First one was taken in some forest somewhere. Nothing too crazy, but I like the textures. I also did some editing by turning the photo B&W, then scrubbing the color of the concrete back in.


I like this one because of the difference between the materials used to construct the buildings. The light in the back is "haloing" a little bit unfortunately, the post-editing really brought it out too much.


This one, I haven't done much in post yet because I can't figure out what to do with it. I love the colors in it, but the shelf the trees are sitting on lines up with the edge of the photo weird and it drives me crazy. I wish I could retake this picture and spend more than 5 seconds lining it up!


Again, love the colors in this picture. The sky really stands out against the stairs, although I might have turned up the saturation to really play that effect out  Tongue


I was helping my cousin move when we may have gotten the UHaul stuck... new neighbor to the rescue! This wasn't actually taken on my DSLR, but I think the moment is too hilarious/wacky to not share.

 58 
 on: 2016-12-05 19:52:00 
Started by bornander - Last post by bornander
It may sound weird, but I somehow feel that the home-, x- and play button are too "edgy". They just don't look very smooth according to my eyes (Sorry, I'm a petty person). About the fancy part, I would just try to change the color a bit. Maybe some orange/red to still stand out from the level enviroment.
I haven't done anything to make the buttons less sharp, but I changed the look of them to this;
Click to Play


Aside from pointing out irrelevant things no one else probably cares about, I found a few bugs:
  • In the 4th world (pink alien) level 5 and 6 are exactly the same
  • My game crashes when I want to start the last level in the last world(yellow alien)
Thank you for pointing these out, they are fixed and a new version is available in Google Play soon.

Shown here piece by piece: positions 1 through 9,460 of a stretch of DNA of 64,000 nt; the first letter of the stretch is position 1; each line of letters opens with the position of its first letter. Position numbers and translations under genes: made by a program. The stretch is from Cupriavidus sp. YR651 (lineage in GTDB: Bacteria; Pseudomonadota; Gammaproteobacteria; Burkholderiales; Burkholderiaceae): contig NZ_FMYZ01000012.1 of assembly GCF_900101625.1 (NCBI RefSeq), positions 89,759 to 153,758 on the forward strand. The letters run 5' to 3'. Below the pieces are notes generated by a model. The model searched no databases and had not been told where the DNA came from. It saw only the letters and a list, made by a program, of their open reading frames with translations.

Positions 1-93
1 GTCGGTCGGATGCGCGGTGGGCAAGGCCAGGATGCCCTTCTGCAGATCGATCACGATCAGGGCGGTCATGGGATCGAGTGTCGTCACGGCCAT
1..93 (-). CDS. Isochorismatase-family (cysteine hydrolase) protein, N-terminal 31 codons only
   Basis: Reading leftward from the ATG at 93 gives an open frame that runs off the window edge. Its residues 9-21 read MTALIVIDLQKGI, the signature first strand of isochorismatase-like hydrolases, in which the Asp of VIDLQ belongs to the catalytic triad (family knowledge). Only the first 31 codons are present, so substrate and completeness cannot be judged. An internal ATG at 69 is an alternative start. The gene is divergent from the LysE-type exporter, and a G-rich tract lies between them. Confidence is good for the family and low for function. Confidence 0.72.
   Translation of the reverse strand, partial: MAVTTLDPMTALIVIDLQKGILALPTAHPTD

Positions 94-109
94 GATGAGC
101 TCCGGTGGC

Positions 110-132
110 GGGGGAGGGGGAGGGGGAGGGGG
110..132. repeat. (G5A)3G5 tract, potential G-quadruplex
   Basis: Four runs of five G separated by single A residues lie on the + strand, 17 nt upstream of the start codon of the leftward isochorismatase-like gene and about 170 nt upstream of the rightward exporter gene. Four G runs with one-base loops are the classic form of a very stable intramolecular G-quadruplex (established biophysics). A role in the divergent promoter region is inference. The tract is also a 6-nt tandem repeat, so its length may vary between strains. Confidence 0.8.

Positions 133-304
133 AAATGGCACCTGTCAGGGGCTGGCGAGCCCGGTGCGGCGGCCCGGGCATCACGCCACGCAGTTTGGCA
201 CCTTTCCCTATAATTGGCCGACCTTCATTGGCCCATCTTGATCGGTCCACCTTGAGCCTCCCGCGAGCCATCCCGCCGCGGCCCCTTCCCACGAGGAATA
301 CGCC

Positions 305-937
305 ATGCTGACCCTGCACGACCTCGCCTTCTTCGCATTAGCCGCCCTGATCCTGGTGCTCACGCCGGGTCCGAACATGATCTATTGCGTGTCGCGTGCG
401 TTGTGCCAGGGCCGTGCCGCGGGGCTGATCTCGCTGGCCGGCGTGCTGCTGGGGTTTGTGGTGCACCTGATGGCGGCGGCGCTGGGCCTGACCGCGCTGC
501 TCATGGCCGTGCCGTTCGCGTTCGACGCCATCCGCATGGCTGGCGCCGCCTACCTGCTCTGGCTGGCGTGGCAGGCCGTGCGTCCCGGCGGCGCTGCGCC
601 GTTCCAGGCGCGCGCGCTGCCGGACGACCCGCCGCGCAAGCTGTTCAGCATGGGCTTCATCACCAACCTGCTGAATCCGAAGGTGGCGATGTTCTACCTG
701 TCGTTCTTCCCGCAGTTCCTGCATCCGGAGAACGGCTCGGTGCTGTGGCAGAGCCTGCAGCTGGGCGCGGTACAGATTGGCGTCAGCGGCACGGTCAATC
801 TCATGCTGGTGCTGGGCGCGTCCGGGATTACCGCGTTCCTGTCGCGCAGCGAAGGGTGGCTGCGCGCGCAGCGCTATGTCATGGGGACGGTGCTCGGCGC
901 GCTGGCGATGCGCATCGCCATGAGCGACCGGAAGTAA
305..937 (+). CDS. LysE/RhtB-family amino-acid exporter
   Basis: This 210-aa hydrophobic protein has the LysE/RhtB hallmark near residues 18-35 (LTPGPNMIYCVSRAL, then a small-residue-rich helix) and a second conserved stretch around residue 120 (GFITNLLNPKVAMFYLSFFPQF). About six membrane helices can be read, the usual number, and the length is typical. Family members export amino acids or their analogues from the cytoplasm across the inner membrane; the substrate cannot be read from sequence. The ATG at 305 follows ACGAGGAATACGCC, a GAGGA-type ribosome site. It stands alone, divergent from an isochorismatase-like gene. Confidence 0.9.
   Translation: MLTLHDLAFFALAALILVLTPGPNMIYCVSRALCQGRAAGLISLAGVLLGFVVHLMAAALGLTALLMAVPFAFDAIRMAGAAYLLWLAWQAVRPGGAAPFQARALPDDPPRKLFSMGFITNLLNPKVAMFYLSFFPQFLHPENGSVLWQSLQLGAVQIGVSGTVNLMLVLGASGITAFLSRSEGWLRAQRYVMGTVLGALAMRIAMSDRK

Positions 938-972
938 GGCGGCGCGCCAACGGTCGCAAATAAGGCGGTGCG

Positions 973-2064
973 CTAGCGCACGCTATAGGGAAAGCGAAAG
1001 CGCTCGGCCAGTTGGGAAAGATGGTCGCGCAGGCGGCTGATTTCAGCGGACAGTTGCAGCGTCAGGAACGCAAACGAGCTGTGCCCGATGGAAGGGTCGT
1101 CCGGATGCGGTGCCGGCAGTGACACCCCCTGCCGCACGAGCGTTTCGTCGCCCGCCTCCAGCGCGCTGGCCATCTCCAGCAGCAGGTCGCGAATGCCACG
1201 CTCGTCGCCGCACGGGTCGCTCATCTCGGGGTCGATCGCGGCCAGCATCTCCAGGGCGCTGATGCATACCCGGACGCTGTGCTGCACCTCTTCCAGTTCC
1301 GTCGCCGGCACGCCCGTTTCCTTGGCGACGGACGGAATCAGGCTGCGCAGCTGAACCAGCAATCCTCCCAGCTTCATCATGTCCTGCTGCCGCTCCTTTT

I created a new level for the Pink level 5, it's will be called STAMPLER'S LEVEL as you were the one finding the problem Smiley

 59 
 on: 2016-12-05 19:49:21 
Started by ziozio - Last post by ndnwarrior15
Is this for a game?

In all my years of gaming I just can't think of a scenario where a ton of screen space was needed for inputting text. And it's not like I'm interested in writing a novel anyways, I want to play the game.

I would set a maximum capacity for the text based upon the dialog window where the text is going and how much text I plan to fit inside there. Even if the text overflows and scrolling is required, there is only so many characters that will need to be printed to the screen at any given time.

I just changed my maximum sprite capacity from 1000 to 10,000 and notice barely any difference in memory allocation. This is all just my own opinion and how I would end up doing things but I don't see why making an empty larger VBO is such a big deal. My performance in the game (FPS) didn't change nor did memory space suffer from making a larger VBO. Plus I wouldn't plan on running around shooting blowing up a thousand things while having tons of english characters dancing on my screen anyways.

 60 
 on: 2016-12-05 19:45:00 
Started by bmanmcfly - Last post by bmanmcfly